“We’d love to have Wade Davis back, and same with Jake,” team president Theo Epstein said the day after the Los Angeles Dodgers bounced the Cubs from the National League Championship Series. “They’re two quality pitchers, guys who are elite at what they do and have tremendous track records.

“When it comes to free agency – and starting to talk about prospective free agents – I always stop and recognize just how hard it is to get to free agency and how much work these guys put in to get to this point.

“It’s a right that they’ve earned and that they deserve. You may only get one crack at it in your whole career. It’s an important time for them. They have to do what they should do to put themselves in a great position going forward with their families.

“From our end, it’s easy to sit here and say we’d love to have them both back, because we would, for what they do on the field, and for what we think of them off the field, and what they contribute off the field. But it’s a lot more complicated than that.”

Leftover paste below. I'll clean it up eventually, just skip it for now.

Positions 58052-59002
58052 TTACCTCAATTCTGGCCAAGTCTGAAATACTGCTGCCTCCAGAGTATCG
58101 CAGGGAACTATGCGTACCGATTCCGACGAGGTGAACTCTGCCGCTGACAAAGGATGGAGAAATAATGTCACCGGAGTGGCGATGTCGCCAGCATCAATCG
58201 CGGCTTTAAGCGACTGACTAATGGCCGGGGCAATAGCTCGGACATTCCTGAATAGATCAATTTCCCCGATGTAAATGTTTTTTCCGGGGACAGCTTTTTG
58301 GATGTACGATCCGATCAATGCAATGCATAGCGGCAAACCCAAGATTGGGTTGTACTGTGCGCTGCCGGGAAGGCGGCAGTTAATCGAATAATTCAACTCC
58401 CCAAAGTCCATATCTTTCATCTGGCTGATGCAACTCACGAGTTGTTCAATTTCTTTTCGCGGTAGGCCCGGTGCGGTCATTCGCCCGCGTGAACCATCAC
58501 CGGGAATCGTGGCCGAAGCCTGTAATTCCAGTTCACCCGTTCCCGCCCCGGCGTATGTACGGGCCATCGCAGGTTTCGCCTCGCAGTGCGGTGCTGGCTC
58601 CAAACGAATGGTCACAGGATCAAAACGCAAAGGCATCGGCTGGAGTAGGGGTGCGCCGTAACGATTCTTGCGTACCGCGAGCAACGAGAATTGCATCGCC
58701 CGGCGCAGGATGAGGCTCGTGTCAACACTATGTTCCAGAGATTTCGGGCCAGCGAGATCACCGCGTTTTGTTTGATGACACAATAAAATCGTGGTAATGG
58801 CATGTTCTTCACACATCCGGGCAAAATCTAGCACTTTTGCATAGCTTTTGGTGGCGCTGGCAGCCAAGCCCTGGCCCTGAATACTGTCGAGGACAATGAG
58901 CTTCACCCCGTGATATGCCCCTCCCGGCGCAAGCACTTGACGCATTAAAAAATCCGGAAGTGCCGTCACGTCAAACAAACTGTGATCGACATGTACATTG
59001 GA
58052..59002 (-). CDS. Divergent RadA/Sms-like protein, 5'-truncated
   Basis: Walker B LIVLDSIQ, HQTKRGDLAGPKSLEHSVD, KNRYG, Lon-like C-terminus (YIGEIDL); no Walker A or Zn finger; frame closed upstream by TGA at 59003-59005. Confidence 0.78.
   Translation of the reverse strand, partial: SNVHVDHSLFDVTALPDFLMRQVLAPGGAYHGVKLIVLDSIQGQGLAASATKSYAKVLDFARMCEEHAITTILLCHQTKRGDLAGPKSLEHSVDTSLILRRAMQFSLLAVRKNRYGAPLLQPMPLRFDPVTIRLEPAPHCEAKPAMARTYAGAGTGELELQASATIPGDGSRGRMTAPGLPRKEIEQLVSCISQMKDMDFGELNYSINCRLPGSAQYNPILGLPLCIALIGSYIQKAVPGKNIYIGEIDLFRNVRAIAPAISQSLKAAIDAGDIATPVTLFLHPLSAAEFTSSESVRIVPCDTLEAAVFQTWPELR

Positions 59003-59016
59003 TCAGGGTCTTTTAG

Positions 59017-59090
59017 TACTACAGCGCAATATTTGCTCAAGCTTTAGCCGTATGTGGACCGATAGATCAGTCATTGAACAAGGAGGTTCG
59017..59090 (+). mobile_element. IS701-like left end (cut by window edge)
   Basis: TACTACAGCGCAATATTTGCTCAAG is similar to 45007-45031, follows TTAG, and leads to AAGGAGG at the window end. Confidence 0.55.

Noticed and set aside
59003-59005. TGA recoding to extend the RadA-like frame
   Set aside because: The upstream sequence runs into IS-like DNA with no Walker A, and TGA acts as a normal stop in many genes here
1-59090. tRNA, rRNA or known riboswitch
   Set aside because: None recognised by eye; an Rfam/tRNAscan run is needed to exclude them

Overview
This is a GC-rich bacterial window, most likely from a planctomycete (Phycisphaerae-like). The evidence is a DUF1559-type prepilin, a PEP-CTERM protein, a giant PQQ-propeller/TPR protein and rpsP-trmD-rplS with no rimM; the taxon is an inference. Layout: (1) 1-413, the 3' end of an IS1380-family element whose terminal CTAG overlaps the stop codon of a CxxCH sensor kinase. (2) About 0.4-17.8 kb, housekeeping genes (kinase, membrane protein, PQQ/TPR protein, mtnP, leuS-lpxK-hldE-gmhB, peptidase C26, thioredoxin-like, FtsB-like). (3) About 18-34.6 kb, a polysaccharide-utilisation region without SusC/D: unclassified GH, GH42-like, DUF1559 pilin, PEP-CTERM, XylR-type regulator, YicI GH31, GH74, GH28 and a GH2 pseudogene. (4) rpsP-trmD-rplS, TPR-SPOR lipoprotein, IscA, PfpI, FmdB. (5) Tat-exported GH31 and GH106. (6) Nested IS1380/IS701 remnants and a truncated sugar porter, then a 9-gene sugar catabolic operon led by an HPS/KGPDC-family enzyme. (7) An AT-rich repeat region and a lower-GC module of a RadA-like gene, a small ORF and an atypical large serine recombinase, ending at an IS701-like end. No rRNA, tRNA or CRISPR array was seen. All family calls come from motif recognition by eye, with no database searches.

Just look at next season’s projected arbitration salaries on MLB Trade Rumors and the rising costs for 2016 NL MVP Kris Bryant ($8.9 million), World Series Game 7 starter Kyle Hendricks ($4.9 million) and All-Star shortstop Addison Russell ($2.3 million).

Keep in mind next winter’s banner class of free agents, which includes Bryce Harper and Manny Machado and potentially Clayton Kershaw and David Price.         

This is also where the Cubs are going to feel the squeeze from the final six years of Jason Heyward’s $184 million contract. World Series MVP Ben Zobrist will make $28 million combined during his age-37 and -38 seasons, possibly as a part-time player. Jon Lester is only halfway through his totally-worth-it $155 million contract and the Cubs already know how nine-figure deals for pitchers usually end.